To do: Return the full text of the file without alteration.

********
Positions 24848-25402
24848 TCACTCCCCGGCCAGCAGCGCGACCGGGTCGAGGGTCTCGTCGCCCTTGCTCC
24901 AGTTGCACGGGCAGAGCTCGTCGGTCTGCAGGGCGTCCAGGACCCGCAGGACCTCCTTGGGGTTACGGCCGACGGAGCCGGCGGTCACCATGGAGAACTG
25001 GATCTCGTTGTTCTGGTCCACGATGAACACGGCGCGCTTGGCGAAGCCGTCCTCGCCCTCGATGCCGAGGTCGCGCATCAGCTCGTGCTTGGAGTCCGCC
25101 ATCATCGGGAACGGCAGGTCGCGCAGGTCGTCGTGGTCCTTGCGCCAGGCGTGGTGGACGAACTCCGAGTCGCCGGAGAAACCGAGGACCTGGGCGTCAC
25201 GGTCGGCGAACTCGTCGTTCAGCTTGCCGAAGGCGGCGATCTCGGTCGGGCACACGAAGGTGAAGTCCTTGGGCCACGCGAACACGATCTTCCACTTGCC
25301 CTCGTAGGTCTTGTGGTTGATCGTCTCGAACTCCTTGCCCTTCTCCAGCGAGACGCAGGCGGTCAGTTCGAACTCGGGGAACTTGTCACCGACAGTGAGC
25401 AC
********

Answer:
Positions 24848-25402
24848 TCACTCCCCGGCCAGCAGCGCGACCGGGTCGAGGGTCTCGTCGCCCTTGCTCC
24901 AGTTGCACGGGCAGAGCTCGTCGGTCTGCAGGGCGTCCAGGACCCGCAGGACCTCCTTGGGGTTACGGCCGACGGAGCCGGCGGTCACCATGGAGAACTG
25001 GATCTCGTTGTTCTGGTCCACGATGAACACGGCGCGCTTGGCGAAGCCGTCCTCGCCCTCGATGCCGAGGTCGCGCATCAGCTCGTGCTTGGAGTCCGCC
25101 ATCATCGGGAACGGCAGGTCGCGCAGGTCGTCGTGGTCCTTGCGCCAGGCGTGGTGGACGAACTCCGAGTCGCCGGAGAAACCGAGGACCTGGGCGTCAC
25201 GGTCGGCGAACTCGTCGTTCAGCTTGCCGAAGGCGGCGATCTCGGTCGGGCACACGAAGGTGAAGTCCTTGGGCCACGCGAACACGATCTTCCACTTGCC
25301 CTCGTAGGTCTTGTGGTTGATCGTCTCGAACTCCTTGCCCTTCTCCAGCGAGACGCAGGCGGTCAGTTCGAACTCGGGGAACTTGTCACCGACAGTGAGC
25401 AC